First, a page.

Domestic violence victims in Ireland are suffering unprecedented levels of abuse and social workers are now literally struggling to save the lives of women within the home, it was claimed today.
Representatives from the National Domestic Violence Intervention Agency (NDVIA) briefed members of the Oireachtas Committee on Justice, Equality and Women’s Rights in Leinster today.
NDVIA clinical director Dr Don Hennessey said: “The intensity and severity of the violence has increased. We are seeing a much more severe form of abuse.
“What has emerged is the clear understanding that we are dealing with serious crime. We now see our work as homicide prevention”.
Dr Hennessey suggested that this change in behaviour could be caused by a drink and drugs culture.
The NDVIA intervenes in domestic violence situations and engages with offenders referred to it by the courts.
Every year, gardai receive call-outs to up to 10,000 domestic violence situations and a total of 5,000 applications are made through the courts for the safety or protection of victims.
Dr Hennessey said that “the system fails to prioritise victim safety and the offender has an extraordinary power” to manipulate it.
He said that “a combination of sanction and tracking” of offenders was the only way to tackle the problem but he couldn’t see any major change in attitudes in his lifetime.
Fine Gael’s justice spokesman Jim O’Keeffe described domestic violence as the “hidden web of crime in Ireland that doesn’t show up in national crime statistics”.
Senator Sheila Terry noted that domestic violence was not always about physical violence “but also about psychological and emotional abuse”.
Deputy Marie Hoctor called for more media publicity on the domestic violence issue to pull back the veil of secrecy “and to show women out there that they are not alone.”
Responding to questions from Labour Party justice spokesman Joe Costello, Dr Hennessey said that 90% of offenders were male and between 5-8% were female.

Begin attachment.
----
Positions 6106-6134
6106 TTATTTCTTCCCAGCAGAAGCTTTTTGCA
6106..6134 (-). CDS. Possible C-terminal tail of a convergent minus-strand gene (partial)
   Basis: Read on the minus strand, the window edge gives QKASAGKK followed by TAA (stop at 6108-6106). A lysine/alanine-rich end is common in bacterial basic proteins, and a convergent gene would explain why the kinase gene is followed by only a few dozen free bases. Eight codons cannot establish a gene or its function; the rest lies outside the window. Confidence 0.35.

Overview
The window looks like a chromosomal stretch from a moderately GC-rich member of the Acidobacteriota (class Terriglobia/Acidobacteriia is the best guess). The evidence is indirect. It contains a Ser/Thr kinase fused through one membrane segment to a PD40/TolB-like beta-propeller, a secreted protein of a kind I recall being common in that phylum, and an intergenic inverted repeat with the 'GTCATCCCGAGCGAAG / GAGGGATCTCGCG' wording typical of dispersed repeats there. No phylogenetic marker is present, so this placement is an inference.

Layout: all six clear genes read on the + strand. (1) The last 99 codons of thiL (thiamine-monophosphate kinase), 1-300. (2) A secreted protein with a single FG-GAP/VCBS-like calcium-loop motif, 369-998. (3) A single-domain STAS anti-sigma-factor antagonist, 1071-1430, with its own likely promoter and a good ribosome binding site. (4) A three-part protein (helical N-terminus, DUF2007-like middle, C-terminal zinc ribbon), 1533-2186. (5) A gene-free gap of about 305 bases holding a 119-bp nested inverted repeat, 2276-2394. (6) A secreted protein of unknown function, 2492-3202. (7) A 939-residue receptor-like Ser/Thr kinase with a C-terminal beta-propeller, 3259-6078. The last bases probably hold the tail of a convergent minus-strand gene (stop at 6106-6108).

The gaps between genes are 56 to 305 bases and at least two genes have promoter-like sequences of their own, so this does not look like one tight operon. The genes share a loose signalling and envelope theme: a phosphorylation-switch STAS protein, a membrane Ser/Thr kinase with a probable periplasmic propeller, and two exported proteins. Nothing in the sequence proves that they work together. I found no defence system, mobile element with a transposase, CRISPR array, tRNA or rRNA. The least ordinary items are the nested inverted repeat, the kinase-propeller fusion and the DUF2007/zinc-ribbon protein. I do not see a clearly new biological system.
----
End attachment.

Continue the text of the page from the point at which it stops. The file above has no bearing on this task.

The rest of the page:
The expert said he had worked closely with over 1,000 men in 15 years and that “they knew exactly what they were doing when they beat their wives”.
“Offenders have a tendency to feel they have an entitlement to behave in a certain way in their own homes.
“They are no different from you and me in many ways but they are self-centred and use violence and abuse as weapons of control.”
He said the notion of children trapped in domestic violence households “terrified” him when he thought of them “living in terror every evening”.
He added: “A lot of children grow up feeling so ashamed and guilty that they couldn’t protect their own mothers.”
NDVIA project director Martina Boyle earlier told committee members that her agency had received “overwhelmingly positive feedback” in its work from garda management as well as local senior officers.
Justice Department official Noel Sinnott told the committee that a forthcoming cross-border advertising campaign would raise awareness of the effect of domestic violence on children.
Mr Sinnot said the Legal Aid Board – which gives domestic violence victims priority access- received an allocation increase of 3 million euro this year.
He said providing resources for domestic violence straddled five Government departments.
The Justice Department was supporting several other agencies and projects in the area of domestic violence, Mr Sinnott said.